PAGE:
A judge from Spain's National Audience court, Carmen Lamela, has without hesitation sent to prison Catalan vice-president Oriol Junqueras and ministers Jordi Turull (Presidency), Josep Rull (Territory), Raül Romeva (Foreign Affairs), Joaquim Forn (Interior), Carles Mundó (Justice), Dolors Bassa (Work) and Meritxell Borràs (Governance). They have not been offered bail. As expected, the public prosecutor had requested maximum penalties for the Catalan government and the judge accepted them.
The judge, in her order, says that "the measure of prison pending trial is appropriate, reasonable and propocional".
For minister Santi Vila (Business), meanwhile, the decision is lighter. The public prosecutor asked for bail of 50,000 euros in exchange for him not going to prison. Until he pays, however, he will go to prison too. Vila resigned last Friday evening after learning that president Carles Puigdemont was not going to call elections.
The judge argues that his resignation means that he cannot reoffend. In her order, Lamela writes that as it came the day before the unilateral declaration of independence, "it shows his wish against consummating the secessionist attempt".
The judge has decided on prison without bail for the others due to what she describes as a flight risk, taking into account the "spending power of the accused which would allow them to abandon the territory" and highlighting the fact that "some [of them] have already gone to different countries, avoiding the criminal responsibility which they might have incurred".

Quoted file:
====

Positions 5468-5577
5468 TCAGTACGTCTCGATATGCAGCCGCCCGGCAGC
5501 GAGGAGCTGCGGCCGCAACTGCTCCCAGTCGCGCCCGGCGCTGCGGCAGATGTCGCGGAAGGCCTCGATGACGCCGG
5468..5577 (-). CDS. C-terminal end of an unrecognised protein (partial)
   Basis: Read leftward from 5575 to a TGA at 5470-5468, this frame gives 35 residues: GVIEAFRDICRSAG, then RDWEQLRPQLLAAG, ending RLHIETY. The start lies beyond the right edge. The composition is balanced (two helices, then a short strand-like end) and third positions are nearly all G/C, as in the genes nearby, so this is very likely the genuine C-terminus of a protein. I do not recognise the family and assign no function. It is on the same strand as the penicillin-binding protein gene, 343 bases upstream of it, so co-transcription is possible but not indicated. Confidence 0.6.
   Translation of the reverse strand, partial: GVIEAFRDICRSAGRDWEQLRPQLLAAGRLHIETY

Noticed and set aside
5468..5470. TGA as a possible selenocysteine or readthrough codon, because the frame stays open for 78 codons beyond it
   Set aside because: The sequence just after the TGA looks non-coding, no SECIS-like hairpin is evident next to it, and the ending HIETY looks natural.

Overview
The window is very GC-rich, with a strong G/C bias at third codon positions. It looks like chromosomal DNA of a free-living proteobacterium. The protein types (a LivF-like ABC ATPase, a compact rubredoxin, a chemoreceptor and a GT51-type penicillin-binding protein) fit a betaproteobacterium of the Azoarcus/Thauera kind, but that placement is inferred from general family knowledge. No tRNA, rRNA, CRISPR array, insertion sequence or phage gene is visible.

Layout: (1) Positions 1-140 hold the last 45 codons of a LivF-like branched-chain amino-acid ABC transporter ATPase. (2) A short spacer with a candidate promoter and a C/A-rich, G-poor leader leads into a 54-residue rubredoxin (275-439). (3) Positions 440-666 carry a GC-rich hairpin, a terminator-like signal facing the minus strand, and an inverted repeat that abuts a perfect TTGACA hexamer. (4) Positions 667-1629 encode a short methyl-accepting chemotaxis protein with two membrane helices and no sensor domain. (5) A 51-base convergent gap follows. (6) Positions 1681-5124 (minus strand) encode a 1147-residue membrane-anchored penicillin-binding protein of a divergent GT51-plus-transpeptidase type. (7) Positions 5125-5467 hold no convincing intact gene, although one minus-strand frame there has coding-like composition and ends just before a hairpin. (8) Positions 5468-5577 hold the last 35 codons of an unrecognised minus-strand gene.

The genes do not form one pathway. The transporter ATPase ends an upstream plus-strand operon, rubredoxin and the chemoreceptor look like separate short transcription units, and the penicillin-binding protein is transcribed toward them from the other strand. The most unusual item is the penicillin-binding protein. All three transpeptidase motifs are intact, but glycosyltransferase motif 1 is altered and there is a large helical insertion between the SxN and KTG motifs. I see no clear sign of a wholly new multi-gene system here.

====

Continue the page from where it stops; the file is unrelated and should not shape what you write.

In fact, she suggests pro-independence organisations ANC (Catalan National Assembly) and Òmnium might help in such an escape and describes the government of Catalonia as "an organised group of people, with the support of sovereigntist associations with power and ability to help them in their possible flight from justice".
Lamela also alleges there is a "high risk of reoffending and high probability that the accused might alter or destroy evidence".
The cautionary measures were resolved in a joint hearing. An exceptional event.
Santi Vila has stood out from the other members of the government since first thing this morning. As well as arriving by himself and with a different lawyer, once within the courtroom he used a different defence strategy to his former colleagues. Whilst the vice-president and ministers only responded to their lawyers and were in the room for only 5 minutes, Vila responded to everyone and spent the longest time testifying, some 45 minutes.
The ministers will all be sent to different prisons. The Spanish Interior ministry has decided to spread them out, as they once did with members of Basque terrorist organisation ETA.
The members of the government are all accused of rebellion, sedition and misuse of public funds. The crimes carry a potential total of 38 years in prison: 25 for rebellion, 15 for sedition and 8 for misuse of public funds.
Whilst awaiting trial, they can be held in prison for a maximum of 4 years.
Without them, no independence process
The judge is harsh in her 19-page order justifying her decision: "The role which all the accused played from their public roles takes on special importance, without which the independence process couldn't have moved forward".
Lamela says that the ministers' actions were "pre-meditated and perfectly prepared and organised, repeating during more than two years the systematic violation of the resolutions of the Constitutional Court in favour of independence".
As for Joaquim Forn and Jordi Turull, names ministers on 14th July this year, the judge says that "they cannot be ignored the multitude of actions which, in the development of the independence process, were carried out from the date cited until the 27th October".
Lamela is implacable: "The accused played active roles, driving the minutely designed sovereignty process and crossing all sorts of barriers that could have turned them away from their ultimate aim".
The order against Junqueras, Turull, Romeva, Rull, Forn, Bassa i Borràs
The order against Santi Vila